y = kx

8 = (1/4) x

x = 8 x 4 = 32

Therefore when y = 8, x = 32

*Example*

(b) - The variable 'y' is directly proportional to ' x^3 '. If y = 1 when x = 2, Find the value of y when

x = 4

*Solution*

(b) -

'y' is directly proportional to ' x^3 ' , which can be written as:

As in the previous example, you must substitute your known values of y = 1 and x = 2 into y = kx^3 in order to find the value of k:

Now that you know the value of 'k', you can substitute your 'x' and 'k' values into the equation to find the value of 'y' when x = 4 :

Therefore, when x = 4 , y = 8

**3 - Inverse Proportion**

Two variables are '**inversely proportional to one anothe**r' when one variable decreases at the same rate that the other variable increases.

If variable 'y' is inversely proportional to variable 'x', this can be written as:

During your GCSE maths exam, you will be required to solve mathematical problems involving inverse proportions.

*Example*

(a) - The variable 'y' is inversely proportional to the variable 'x' . When x = 12, y = 3. Using this information, find the value of x when y = 8 .

*Solution*

(a) -

y is inversely proportional to x. This can be written as:

or

By substituting your known values of 'x' and 'y' into this equation, you can find the value of 'k' :

xy = k

When x = 12 , y = 3:

k = 12 x 3 = 36

Now that you know the value of 'k', you can substitute your 'y' and 'k' values into the equation to find the value of 'x' when y = 8 :

xy = k

8x = 36

x = 36/8 = 4.5

Therefore, when y = 8, x = 4.5

*Example*

(b) - The variable 'y' is inversely proportional to ' x^3 '. If y = 25 when x = 2, Find the value of x when y = 60

*Solution*

(b) -

'y' is inversely proportional to ' x^3 ' , which can be written as:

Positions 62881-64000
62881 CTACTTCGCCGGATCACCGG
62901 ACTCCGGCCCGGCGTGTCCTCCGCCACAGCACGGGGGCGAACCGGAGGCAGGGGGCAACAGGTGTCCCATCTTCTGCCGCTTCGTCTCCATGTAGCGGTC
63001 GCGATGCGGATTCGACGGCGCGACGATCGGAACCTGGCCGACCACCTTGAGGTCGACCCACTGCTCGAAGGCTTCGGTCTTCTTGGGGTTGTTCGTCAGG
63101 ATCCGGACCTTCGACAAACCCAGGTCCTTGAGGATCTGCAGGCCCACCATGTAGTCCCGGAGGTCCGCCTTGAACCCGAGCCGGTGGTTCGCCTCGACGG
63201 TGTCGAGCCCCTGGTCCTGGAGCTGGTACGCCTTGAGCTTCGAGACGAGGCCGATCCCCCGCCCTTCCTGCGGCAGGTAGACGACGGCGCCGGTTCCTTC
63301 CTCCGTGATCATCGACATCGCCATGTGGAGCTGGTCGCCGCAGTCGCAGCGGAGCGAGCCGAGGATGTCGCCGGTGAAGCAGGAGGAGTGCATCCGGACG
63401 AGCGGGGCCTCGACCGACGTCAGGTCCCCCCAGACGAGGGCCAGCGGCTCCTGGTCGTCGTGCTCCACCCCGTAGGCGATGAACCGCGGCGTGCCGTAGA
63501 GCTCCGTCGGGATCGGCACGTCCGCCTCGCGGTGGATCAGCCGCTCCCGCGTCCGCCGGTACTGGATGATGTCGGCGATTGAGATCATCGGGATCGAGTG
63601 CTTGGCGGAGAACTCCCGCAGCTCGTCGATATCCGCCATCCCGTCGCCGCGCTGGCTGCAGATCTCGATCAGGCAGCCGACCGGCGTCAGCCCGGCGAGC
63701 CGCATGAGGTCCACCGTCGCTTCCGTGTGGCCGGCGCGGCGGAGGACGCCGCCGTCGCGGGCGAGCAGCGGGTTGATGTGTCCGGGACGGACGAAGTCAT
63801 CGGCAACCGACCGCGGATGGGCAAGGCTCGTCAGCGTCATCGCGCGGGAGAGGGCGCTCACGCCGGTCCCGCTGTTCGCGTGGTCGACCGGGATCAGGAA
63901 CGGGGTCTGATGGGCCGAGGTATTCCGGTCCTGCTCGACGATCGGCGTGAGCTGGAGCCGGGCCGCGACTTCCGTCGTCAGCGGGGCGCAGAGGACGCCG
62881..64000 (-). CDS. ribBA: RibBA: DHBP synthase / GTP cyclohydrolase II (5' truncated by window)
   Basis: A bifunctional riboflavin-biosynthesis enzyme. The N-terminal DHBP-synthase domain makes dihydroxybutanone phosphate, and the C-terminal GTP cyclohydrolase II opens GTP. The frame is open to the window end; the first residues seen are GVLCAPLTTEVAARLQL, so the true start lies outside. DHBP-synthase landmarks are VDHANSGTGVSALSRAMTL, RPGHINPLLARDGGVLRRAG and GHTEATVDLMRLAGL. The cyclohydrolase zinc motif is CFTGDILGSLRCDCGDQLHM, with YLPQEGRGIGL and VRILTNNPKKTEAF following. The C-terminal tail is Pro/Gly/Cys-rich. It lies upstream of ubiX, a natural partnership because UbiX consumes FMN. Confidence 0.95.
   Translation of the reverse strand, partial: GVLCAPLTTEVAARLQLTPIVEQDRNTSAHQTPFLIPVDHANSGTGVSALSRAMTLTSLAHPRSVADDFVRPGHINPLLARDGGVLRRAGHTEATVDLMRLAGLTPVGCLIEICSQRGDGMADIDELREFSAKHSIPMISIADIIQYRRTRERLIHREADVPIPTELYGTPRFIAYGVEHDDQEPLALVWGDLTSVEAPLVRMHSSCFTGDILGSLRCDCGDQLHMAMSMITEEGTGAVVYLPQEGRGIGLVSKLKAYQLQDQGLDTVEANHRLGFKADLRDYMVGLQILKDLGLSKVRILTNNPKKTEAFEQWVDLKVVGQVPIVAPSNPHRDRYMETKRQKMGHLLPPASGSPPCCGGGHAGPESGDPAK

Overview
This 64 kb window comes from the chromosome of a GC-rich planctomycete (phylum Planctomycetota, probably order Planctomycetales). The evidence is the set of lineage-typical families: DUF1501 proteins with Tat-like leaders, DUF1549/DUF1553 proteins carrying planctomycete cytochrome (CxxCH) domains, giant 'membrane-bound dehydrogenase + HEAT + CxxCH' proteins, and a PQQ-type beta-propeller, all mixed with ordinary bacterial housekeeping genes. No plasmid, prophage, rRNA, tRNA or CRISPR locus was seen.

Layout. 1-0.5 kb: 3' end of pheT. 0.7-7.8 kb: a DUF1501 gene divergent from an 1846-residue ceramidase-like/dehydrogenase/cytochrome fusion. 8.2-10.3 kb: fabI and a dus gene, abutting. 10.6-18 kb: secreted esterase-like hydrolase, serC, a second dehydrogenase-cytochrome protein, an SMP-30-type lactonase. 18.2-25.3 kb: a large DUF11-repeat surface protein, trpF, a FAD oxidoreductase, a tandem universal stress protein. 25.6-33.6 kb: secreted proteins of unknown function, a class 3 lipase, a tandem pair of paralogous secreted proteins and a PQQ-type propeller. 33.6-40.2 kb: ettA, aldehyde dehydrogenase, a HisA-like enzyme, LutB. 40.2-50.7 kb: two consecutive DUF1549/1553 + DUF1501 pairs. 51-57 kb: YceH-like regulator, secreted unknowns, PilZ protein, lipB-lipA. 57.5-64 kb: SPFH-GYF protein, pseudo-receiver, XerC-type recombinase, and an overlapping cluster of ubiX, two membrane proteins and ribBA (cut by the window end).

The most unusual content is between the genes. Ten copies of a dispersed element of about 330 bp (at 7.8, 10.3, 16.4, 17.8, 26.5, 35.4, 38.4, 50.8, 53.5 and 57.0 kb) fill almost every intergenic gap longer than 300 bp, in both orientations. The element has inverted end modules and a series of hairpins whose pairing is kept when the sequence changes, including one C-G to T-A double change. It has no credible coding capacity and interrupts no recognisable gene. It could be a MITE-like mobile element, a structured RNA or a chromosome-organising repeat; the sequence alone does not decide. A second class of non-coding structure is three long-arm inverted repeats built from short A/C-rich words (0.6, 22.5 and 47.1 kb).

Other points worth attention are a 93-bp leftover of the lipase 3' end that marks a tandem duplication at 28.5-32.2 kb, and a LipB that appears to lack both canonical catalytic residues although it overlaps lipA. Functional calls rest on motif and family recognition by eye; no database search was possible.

As in the previous example, you must substitute your known values of y = 25 and x = 2 into this equation in order to find the value of k:

Now that you know the value of 'k', you can substitute your 'y' and 'k' values into the equation to find the value of 'x' when y = 60 :

Therefore, when y = 60, x = 1.494

## Exam Tips

- Remember that, if a variable 'x' is directly proportional to another variable 'y', their relationship can be written as: y = kx. This equation is often referred to as the 'direct variation equation' ; where 'k' is called the 'constant of proportionality' or the 'constant of variation'.
- Remember that, if variable 'y' is inversely proportional to variable 'x', this can be written as: y ∝ 1/x or xy = k.
- It is important to remember the difference between direct and indirect proportion. When two variables are in 'direct proportion to one another' they increase or decrease at the same rate.
- Alternatively, when two variables are 'inversely proportional to one another' one variable decreases at the same rate that the other variable increases.
- Write down ALL of your working out in order to earn maximum method marks.

## Topic Summary

When solving proportional problems algebraically, you will find that the process is very similar to solving an algebraic equation. Therefore, it is advisable that you revise the revision guides on 'Solving Equations' and 'Change The Subject of a Formula'. If you can confidently manipulate and solve equations to calculate the values of 'y', 'x' and the constant of proportionality 'k', then you will be able to earn maximum marks for the proportions questions within your actual GCSE maths exam!

## Related Topics

- Repeated Proportional Change
- Proportion: Numerical Problems
- Problem Solving with Decimals and Percentages
- Ratio Problems
- Compound Measure Problems
- Pre-calculus Skills